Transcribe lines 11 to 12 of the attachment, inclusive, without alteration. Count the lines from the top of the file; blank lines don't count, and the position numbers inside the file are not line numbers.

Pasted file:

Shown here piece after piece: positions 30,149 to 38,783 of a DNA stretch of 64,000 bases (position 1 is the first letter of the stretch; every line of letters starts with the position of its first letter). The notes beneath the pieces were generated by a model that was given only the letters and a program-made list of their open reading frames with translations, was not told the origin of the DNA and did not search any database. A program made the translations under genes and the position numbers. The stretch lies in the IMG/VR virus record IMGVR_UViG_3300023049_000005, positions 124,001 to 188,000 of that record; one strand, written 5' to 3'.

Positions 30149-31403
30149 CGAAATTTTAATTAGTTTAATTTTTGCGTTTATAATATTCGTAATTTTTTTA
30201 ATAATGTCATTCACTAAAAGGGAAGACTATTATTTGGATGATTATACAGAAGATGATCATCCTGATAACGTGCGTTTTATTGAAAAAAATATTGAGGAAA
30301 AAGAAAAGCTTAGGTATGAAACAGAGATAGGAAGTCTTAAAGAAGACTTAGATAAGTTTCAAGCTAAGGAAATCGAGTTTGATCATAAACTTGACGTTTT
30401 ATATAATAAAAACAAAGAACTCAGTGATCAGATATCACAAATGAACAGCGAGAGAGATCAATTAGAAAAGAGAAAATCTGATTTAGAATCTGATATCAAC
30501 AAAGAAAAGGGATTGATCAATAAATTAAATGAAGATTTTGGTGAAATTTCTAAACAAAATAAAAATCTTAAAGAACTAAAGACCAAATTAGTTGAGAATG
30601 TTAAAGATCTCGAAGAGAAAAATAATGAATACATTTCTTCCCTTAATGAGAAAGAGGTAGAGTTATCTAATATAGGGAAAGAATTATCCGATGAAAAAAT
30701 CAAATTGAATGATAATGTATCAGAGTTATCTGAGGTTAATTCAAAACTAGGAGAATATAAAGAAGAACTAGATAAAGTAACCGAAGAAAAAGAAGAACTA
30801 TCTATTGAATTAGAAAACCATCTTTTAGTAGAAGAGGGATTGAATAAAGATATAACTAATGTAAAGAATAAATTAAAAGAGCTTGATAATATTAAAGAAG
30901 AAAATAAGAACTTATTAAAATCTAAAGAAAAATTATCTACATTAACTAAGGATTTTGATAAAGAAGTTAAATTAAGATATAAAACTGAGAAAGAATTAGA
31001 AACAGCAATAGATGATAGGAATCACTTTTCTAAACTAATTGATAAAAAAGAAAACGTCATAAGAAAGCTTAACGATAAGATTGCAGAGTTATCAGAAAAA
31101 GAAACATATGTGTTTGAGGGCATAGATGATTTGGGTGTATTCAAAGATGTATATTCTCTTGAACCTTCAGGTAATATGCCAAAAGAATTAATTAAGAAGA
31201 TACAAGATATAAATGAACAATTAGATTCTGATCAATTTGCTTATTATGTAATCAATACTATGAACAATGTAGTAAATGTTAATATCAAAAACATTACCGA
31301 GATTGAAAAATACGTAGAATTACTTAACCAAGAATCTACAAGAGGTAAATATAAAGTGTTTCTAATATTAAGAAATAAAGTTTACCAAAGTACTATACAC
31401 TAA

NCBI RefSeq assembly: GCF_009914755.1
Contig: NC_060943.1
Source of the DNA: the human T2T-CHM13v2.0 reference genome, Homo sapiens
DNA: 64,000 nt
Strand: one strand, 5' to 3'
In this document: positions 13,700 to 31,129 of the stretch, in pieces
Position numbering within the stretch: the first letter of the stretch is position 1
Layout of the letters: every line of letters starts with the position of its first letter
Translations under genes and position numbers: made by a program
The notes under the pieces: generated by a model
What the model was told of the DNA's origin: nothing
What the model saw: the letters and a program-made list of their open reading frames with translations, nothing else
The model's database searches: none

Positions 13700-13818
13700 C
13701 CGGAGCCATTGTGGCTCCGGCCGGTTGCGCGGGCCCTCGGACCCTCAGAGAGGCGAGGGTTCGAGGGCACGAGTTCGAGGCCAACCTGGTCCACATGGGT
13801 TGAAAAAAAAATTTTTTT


30901 AAAATAAGAACTTATTAAAATCTAAAGAAAAATTATCTACATTAACTAAGGATTTTGATAAAGAAGTTAAATTAAGATATAAAACTGAGAAAGAATTAGA
31001 AACAGCAATAGATGATAGGAATCACTTTTCTAAACTAATTGATAAAAAAGAAAACGTCATAAGAAAGCTTAACGATAAGATTGCAGAGTTATCAGAAAAA